Lockheed had also been shortlisted for a third contract, to supply or take over new and existing systems in south-east and southwest England. Its withdrawal leaves PlexusCare, Fujitsu and SchlumbergerSema on the shortlist for the contract.
A spokesman for the national programme said, "The strength of the competition is not only a factor of the number of shortlisted bidders, whether that be two, three, four or more, but also the commitment, capability and capacity of those who ultimately make best and final offers on negotiated and defined terms.
"The national programme is confident that it has a credible and robust competition for all its contracts which will ensure the delivery of a solution which meets the needs of the NHS and provides value for money for taxpayers."
But Tim Williams, managing director of Tenders Direct, an e-tendering service, was concerned that there were only two suppliers for the national contract. "UK [tendering] regulations require that at least three suppliers should be invited to bid provided they have sufficient capability.
"The regulations do allow the Department of Health to proceed with the two remaining bidders, IBM and BT, but it raises serious questions.
"The department allowed only the statutory minimum of 37 days for bidders to respond to the tender invitation. This seems a naively unrealistic timescale given that it anticipated that groups of companies would have to form consortia in order to meet the complex scope of the project.
"It could be that this rushed process will have had an impact on the number and quality of bidders competing for the national services," Williams added.
The spokesman for the national programme denied that the competition was being rushed. He said, "The procurement process is being carried out as rapidly as good practice allows. Adherence to our stated timetable and avoidance of lengthy and unpredictable delays will provide a calculable and proportionate cost of sale."
Asked whether the department was transferring an unrealistic level of risk to suppliers, and that shortlisted companies may negotiate to transfer risk back to the public sector, the spokesman said, "Given the need for systems and services that meet the needs of NHS staff and clinicians, and especially patients, we believe we should expect high standards and are right to seek to negotiate demanding terms and conditions."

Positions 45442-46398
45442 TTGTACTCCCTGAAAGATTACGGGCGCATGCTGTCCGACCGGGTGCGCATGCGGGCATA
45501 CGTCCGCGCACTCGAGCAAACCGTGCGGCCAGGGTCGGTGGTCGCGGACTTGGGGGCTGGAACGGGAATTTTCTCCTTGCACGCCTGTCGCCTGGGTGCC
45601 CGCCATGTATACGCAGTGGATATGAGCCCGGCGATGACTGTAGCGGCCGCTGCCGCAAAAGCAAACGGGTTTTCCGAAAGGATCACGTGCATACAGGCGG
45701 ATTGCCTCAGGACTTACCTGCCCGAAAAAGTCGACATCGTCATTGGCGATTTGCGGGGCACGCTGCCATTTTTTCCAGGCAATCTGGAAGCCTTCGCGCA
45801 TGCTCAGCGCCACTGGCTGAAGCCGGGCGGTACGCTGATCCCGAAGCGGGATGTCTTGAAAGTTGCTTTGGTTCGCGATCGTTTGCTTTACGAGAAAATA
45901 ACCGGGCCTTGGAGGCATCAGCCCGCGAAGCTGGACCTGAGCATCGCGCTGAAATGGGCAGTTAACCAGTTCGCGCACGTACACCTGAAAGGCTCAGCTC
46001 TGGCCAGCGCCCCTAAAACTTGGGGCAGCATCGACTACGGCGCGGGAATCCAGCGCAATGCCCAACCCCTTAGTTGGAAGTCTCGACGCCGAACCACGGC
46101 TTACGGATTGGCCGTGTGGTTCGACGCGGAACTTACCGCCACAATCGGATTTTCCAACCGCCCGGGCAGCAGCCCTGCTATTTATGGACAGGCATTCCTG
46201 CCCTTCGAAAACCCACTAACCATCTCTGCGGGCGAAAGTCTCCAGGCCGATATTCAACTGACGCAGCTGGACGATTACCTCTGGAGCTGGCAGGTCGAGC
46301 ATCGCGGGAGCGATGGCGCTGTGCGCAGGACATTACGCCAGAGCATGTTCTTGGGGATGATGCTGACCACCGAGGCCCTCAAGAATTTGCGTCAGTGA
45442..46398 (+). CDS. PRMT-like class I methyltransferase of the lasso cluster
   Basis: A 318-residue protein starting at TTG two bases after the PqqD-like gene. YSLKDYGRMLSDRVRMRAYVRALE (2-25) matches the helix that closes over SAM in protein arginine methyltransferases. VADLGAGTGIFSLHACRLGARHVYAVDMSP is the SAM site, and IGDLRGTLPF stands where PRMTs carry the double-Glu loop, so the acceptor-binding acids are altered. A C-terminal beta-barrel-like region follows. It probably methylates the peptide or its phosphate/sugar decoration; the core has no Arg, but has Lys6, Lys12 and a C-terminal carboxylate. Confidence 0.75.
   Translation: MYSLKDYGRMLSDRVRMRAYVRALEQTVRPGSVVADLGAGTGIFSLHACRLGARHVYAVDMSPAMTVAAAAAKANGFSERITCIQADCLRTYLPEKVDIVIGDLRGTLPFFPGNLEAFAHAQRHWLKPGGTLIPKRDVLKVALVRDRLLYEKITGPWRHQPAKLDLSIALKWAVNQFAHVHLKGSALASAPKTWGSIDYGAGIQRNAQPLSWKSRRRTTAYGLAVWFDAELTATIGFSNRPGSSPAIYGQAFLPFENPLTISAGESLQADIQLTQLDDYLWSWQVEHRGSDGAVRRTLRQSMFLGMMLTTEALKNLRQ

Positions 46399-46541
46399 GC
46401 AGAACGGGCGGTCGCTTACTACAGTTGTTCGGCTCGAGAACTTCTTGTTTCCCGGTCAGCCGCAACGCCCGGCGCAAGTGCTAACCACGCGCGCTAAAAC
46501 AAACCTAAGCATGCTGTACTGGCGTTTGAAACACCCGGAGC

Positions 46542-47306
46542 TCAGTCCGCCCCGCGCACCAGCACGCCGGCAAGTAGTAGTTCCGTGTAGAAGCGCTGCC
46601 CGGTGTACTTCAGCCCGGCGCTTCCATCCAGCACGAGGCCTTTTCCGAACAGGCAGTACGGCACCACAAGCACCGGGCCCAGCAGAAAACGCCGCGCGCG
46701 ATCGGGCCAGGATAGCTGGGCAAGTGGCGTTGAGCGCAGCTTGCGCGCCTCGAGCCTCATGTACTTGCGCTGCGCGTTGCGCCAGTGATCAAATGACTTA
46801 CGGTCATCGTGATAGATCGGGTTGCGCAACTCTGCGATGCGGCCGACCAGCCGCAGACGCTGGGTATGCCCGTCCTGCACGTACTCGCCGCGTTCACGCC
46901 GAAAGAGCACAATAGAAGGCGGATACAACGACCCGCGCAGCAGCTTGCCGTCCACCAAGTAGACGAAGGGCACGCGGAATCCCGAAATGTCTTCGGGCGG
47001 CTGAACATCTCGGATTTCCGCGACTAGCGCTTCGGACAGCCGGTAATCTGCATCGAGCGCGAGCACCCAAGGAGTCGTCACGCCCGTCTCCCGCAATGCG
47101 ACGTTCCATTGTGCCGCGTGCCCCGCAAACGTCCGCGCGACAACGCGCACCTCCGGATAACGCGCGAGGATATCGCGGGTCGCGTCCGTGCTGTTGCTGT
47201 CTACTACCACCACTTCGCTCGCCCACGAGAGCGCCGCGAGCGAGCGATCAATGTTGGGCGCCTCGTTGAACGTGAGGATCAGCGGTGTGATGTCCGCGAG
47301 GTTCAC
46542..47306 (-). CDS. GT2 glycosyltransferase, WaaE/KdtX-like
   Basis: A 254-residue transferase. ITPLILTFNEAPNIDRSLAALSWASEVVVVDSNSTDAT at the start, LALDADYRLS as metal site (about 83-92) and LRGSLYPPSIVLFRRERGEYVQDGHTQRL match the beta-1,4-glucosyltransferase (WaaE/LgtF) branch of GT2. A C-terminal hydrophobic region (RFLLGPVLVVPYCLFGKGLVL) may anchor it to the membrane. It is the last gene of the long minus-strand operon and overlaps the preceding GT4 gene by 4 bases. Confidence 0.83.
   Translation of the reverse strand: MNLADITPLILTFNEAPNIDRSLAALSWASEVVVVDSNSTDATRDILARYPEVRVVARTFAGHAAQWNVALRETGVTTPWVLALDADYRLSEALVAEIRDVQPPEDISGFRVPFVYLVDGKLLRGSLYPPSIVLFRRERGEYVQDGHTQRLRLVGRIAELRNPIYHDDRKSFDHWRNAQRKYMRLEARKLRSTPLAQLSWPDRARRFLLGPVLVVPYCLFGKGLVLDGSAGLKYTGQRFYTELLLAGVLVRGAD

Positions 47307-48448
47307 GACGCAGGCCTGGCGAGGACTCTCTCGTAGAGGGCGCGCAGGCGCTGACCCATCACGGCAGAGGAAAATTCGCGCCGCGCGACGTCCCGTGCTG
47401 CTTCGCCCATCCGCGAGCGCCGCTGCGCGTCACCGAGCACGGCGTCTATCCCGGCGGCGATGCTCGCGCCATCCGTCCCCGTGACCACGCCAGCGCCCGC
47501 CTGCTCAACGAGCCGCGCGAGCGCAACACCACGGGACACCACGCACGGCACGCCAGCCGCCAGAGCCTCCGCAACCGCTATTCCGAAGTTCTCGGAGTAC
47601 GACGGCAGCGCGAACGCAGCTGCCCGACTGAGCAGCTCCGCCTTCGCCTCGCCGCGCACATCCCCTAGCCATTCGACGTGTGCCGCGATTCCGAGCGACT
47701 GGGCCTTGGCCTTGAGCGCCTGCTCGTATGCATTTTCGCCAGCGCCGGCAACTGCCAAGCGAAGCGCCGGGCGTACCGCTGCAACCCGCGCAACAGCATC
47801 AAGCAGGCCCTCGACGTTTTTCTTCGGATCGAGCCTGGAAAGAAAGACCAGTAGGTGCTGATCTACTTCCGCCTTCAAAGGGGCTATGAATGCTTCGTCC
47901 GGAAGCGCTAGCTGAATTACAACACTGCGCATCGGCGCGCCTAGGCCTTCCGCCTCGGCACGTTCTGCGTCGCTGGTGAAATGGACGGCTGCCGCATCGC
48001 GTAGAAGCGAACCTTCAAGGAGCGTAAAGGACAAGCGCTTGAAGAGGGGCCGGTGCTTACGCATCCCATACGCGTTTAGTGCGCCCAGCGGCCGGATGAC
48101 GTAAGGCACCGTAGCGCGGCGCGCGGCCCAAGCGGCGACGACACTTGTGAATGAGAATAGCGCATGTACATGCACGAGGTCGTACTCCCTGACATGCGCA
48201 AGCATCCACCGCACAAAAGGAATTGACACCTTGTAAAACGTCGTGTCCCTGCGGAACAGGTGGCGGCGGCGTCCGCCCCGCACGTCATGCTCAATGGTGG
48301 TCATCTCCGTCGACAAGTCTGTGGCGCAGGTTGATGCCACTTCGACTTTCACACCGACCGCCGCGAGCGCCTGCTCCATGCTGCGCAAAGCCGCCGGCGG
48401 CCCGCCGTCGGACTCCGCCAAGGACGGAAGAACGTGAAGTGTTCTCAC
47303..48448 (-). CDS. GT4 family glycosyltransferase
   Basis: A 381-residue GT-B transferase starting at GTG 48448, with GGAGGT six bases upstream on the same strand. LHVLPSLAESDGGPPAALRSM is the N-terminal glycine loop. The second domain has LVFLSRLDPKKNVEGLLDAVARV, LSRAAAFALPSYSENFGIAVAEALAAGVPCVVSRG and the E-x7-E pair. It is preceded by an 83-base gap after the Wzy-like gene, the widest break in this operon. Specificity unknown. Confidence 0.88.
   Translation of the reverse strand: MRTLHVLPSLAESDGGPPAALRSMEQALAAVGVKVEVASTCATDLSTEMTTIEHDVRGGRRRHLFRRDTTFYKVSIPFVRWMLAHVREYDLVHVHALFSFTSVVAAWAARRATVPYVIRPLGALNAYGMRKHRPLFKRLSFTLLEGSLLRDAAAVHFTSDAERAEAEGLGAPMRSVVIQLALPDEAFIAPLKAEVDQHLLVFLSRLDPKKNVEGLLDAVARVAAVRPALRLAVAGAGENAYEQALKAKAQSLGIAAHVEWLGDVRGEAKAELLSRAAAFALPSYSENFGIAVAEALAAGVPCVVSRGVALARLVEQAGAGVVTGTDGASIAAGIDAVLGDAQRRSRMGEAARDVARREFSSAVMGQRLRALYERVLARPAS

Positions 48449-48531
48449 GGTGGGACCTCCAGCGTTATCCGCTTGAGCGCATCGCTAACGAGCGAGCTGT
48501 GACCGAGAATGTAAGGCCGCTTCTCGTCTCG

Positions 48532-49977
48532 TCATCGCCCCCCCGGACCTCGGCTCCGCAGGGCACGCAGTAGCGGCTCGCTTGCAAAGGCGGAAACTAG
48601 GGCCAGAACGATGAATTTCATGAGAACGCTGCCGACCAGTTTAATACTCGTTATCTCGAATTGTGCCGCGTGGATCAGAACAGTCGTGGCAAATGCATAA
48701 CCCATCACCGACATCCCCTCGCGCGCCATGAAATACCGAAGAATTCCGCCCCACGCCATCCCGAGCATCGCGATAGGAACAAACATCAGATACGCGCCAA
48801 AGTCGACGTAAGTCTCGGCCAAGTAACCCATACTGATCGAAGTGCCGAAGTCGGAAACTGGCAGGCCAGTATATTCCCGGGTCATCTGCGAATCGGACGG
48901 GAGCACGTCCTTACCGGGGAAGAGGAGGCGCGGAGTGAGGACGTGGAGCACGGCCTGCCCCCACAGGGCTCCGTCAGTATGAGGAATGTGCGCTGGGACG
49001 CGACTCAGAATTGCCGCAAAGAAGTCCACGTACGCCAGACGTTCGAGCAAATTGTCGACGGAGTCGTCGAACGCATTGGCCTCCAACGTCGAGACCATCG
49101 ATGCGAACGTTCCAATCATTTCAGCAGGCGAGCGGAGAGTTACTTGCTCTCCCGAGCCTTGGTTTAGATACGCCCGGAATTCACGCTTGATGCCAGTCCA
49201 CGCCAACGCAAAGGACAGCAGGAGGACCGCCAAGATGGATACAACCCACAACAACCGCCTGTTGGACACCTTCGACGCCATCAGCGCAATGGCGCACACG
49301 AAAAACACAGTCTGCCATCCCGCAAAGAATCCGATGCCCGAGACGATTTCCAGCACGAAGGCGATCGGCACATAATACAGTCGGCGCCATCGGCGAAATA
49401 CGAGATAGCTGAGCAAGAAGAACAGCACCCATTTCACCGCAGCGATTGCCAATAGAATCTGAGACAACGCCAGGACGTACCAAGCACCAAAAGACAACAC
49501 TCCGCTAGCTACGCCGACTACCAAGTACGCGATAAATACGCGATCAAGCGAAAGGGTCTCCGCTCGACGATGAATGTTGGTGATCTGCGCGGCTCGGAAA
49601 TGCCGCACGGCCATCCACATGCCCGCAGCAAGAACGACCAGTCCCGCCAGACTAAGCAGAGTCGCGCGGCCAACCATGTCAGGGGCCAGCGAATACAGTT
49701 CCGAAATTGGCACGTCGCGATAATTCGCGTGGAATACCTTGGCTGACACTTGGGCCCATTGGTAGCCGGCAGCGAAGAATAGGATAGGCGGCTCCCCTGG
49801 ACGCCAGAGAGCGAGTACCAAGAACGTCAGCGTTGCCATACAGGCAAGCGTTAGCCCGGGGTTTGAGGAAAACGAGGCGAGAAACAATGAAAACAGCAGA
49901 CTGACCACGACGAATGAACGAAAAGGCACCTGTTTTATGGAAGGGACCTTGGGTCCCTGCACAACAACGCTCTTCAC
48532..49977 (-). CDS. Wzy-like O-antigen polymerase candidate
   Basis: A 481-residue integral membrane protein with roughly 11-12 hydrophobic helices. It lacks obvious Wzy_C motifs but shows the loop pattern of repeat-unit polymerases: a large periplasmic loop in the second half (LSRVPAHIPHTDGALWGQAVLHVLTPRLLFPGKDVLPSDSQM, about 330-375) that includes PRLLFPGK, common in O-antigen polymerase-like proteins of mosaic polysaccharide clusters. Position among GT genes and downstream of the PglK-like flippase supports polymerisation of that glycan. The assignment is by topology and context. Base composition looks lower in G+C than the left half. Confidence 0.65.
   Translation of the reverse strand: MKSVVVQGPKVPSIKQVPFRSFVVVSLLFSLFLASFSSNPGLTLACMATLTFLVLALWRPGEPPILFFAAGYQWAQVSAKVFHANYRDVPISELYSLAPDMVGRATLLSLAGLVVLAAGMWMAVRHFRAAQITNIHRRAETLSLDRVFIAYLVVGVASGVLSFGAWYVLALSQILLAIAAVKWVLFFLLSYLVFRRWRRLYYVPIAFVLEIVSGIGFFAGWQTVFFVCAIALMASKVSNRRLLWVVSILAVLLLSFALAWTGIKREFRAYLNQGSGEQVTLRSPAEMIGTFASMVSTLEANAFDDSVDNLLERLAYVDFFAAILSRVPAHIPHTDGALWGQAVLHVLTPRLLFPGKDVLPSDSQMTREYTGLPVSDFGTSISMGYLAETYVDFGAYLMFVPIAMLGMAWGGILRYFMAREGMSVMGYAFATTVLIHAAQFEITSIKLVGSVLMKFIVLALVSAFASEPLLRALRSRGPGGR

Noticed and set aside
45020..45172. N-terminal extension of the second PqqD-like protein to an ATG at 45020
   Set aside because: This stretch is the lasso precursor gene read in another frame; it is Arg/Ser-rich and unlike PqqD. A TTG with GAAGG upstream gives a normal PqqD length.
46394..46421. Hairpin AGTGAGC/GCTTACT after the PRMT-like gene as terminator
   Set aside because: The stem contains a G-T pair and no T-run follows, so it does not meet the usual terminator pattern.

But Holway points out that the most successful contracts are those where supplier and customer believe they have signed up to a good deal. "In our experience, screwing suppliers very rarely produces systems that satisfy users," he said.
Key dates in the NHS' ITprogramme
2002: Announcing details of the £2.3bn national programme for IT, the Department of Health concedes there are "significant risks"
Summer 2003: Eleven companies are shortlisted for national and local service provider contracts. After months of work on thousands of documents and having produced demonstration systems, one of the three main bidders, Lockheed Martin, withdraws inexplicably
October 2003: The first two contracts are due to be awarded for running systems in London and the North East, Yorkshire and Humberside. Three remaining contracts are to be signed by the end of 2003. Each contract could be worth more than £1bn over 10 years
2004: Systems that allow doctors to book appointments electronically are scheduled to be rolled out in 2003 and 2004. Phase one of a national data spine containing a summary of personal medical information is due for completion
2005 : A new national Prescriptions Service is due to be 50% implemented by 2005 and fully implemented by 2006/7
2006-2010: Various further phases of the national programme.